In recent years, extreme weather and climate events have taken many lives and caused billions of dollars in economic losses. Is climate change leading to increases in the number and severity of extreme events? How do social and environmental factors interact with weather and climate events to create disasters? And what is the role of business in making economies more resilient to extremes? This week at the World Economic Forum on Africa in Addis Ababa, we have been exploring these questions.

In March, the Intergovernmental Panel on Climate Change (IPCC) released a Special Report that assesses the latest scientific information in an attempt to answer these questions. According to the IPCC, evidence suggests that climate change has led to changes in climate extremes such as heat waves, record high temperatures, heavy precipitation and drought in many regions in the past half century. The Special Report confirms that in 2011, we experienced the most expensive climate-related economic losses to date, costing US$ 380 billion, and losses are expected to double every 12 years.

What does this mean for Africa? The continent has some of the highest levels of climate vulnerability in the world, due to its heavy reliance on agriculture and the rapid move towards urbanization with settlements springing up in many cities with poorly designed streets and infrastructure. Add to this more severe and frequent weather and climate extremes and we may be seeing African coastal cities subject to flooding and deaths from extreme heat exposure and disease. At the same time, the Horn of Africa and other key agricultural regions are more at risk for more severe drought and floods, which countries such as Kenya have recently seen, with devastating impacts on food production on the population and the economy. Businesses in the region will experience higher costs due to loss of worker productivity, supply chain disruption and insurance losses.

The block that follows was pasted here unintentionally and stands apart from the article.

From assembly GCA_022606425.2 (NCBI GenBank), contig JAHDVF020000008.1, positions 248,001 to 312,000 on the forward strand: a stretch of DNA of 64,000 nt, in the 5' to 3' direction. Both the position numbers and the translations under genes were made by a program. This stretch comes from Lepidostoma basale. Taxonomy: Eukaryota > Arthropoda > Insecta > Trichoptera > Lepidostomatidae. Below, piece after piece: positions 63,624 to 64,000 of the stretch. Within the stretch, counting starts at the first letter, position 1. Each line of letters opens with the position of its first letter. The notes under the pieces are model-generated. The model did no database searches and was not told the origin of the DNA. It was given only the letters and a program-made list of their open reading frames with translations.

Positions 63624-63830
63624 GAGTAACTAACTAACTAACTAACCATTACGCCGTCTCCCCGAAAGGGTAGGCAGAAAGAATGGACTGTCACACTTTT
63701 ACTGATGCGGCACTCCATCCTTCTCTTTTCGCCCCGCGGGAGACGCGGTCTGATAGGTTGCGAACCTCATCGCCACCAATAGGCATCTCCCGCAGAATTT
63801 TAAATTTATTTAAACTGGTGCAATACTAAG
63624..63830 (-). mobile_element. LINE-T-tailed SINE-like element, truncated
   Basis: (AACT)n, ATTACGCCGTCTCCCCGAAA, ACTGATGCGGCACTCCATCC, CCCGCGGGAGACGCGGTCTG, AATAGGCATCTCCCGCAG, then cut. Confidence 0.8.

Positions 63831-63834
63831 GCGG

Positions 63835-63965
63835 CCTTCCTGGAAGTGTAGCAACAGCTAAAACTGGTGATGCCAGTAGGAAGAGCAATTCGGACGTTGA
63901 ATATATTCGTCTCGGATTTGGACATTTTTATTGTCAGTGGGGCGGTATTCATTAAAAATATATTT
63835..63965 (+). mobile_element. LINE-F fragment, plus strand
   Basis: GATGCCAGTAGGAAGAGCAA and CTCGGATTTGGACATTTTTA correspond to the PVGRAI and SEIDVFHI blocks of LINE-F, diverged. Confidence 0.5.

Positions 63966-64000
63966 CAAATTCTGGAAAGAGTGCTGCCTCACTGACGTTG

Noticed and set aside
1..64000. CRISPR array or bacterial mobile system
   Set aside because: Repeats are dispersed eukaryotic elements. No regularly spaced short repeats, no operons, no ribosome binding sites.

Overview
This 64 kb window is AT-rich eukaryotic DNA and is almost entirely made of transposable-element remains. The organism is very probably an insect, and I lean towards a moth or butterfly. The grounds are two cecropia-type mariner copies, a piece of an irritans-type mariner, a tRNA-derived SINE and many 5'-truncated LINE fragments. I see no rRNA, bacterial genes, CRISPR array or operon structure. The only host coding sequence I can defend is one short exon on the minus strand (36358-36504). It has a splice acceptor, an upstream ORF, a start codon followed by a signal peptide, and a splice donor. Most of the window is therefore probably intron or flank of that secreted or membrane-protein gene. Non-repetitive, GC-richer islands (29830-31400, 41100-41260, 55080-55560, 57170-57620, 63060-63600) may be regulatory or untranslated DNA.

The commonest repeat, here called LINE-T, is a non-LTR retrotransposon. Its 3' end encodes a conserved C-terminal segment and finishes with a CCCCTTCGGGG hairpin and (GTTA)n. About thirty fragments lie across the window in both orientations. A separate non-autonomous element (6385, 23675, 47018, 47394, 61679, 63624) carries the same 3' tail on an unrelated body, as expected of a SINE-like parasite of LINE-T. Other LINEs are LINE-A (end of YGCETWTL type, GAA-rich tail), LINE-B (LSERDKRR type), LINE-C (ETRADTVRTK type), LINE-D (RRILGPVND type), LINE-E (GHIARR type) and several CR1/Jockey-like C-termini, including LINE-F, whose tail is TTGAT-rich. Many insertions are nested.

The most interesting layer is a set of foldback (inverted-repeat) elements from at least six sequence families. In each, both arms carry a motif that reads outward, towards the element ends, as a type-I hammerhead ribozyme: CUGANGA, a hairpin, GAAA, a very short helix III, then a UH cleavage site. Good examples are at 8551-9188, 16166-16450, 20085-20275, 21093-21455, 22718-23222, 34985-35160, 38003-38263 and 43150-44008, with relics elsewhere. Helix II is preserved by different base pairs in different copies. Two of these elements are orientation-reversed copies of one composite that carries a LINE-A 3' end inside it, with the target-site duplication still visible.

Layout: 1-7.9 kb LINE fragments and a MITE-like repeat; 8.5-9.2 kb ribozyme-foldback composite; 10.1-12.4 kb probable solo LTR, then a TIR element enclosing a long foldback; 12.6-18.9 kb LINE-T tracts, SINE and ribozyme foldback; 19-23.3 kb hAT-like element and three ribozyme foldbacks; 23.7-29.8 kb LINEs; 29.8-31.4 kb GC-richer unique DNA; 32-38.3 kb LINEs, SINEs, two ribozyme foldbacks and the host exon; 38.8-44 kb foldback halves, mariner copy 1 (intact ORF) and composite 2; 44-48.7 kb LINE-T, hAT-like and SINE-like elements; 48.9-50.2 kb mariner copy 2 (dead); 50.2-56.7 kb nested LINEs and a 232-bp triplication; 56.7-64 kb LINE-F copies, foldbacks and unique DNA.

What can government and business do to manage climate risks and disasters in Africa? The discussion among science, business and government leaders concluded that while the IPCC has given a stark forecast, there may be a silver lining to the clouds:

  • Government must strengthen existing risk management measures to prepare for the future. This includes implementing early warning systems, land use planning, development and enforcement of building codes, improvements to health surveillance, and ecosystem management. It also requires removing silos between economic, environmental and planning agencies to develop a comprehensive climate disaster plan. Mozambique is a country that has initiated strong disaster management planning, and as a result it has experienced much lower impacts than its neighbours.
  • New and existing public-private partnerships for sharing and risk assessment tools must be strengthened, including the United Nations Economic Commission for Africa’s Climate for Development partnership with the African Development Bank, which offers funding for adaptation projects and a platform for sharing best practices.
  • There are investment opportunities related to climate adaptation, including improving building construction and efficiency, introducing more productive (and more resilient crops), initiating water resource planning and efficiency and developing new insurance products to mitigate risks. The World Economic Forum offered to facilitate some “proof point” partnerships to demonstrate that progress can be made.
  • At the international level, momentum should be accelerated towards reducing greenhouse gas emissions that are causing these climatic risks – perhaps by attacking the highest-potency gases first.

Author: is Director, Head of Climate Change Initiatives at the World Economic Fourm

Image: A Maasai guard stands near a solar panel at the Safaricom Base Transmission Station (BTS) in Kajiado, 100 km (62 miles) south of Nairobi. REUTERS/Noor Khamis (KENYA ENERGY SOCIETY BUSINESS)